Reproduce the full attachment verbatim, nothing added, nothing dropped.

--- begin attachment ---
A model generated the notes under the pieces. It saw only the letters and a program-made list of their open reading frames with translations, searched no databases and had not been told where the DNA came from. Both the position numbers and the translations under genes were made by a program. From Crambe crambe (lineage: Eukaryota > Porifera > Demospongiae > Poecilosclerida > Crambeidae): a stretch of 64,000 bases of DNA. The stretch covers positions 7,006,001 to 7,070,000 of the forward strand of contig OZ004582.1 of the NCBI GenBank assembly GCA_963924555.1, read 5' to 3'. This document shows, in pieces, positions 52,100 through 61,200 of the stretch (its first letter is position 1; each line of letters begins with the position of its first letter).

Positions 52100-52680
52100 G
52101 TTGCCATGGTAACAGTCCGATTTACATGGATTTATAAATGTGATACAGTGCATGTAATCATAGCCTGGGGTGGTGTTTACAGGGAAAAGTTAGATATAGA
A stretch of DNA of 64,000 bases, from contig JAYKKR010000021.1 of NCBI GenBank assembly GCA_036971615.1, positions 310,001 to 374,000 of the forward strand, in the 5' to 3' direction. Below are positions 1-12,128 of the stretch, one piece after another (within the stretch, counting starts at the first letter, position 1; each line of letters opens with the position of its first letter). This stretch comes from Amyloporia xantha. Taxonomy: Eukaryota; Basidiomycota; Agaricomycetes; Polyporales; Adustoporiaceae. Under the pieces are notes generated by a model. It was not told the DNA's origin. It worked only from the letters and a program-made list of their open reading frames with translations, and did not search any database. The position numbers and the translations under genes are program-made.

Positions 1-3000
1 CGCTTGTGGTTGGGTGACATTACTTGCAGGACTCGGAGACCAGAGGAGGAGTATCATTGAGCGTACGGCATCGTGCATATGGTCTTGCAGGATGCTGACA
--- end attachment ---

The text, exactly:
A model generated the notes under the pieces. It saw only the letters and a program-made list of their open reading frames with translations, searched no databases and had not been told where the DNA came from. Both the position numbers and the translations under genes were made by a program. From Crambe crambe (lineage: Eukaryota > Porifera > Demospongiae > Poecilosclerida > Crambeidae): a stretch of 64,000 bases of DNA. The stretch covers positions 7,006,001 to 7,070,000 of the forward strand of contig OZ004582.1 of the NCBI GenBank assembly GCA_963924555.1, read 5' to 3'. This document shows, in pieces, positions 52,100 through 61,200 of the stretch (its first letter is position 1; each line of letters begins with the position of its first letter).

Positions 52100-52680
52100 G
52101 TTGCCATGGTAACAGTCCGATTTACATGGATTTATAAATGTGATACAGTGCATGTAATCATAGCCTGGGGTGGTGTTTACAGGGAAAAGTTAGATATAGA
A stretch of DNA of 64,000 bases, from contig JAYKKR010000021.1 of NCBI GenBank assembly GCA_036971615.1, positions 310,001 to 374,000 of the forward strand, in the 5' to 3' direction. Below are positions 1-12,128 of the stretch, one piece after another (within the stretch, counting starts at the first letter, position 1; each line of letters opens with the position of its first letter). This stretch comes from Amyloporia xantha. Taxonomy: Eukaryota; Basidiomycota; Agaricomycetes; Polyporales; Adustoporiaceae. Under the pieces are notes generated by a model. It was not told the DNA's origin. It worked only from the letters and a program-made list of their open reading frames with translations, and did not search any database. The position numbers and the translations under genes are program-made.

Positions 1-3000
1 CGCTTGTGGTTGGGTGACATTACTTGCAGGACTCGGAGACCAGAGGAGGAGTATCATTGAGCGTACGGCATCGTGCATATGGTCTTGCAGGATGCTGACA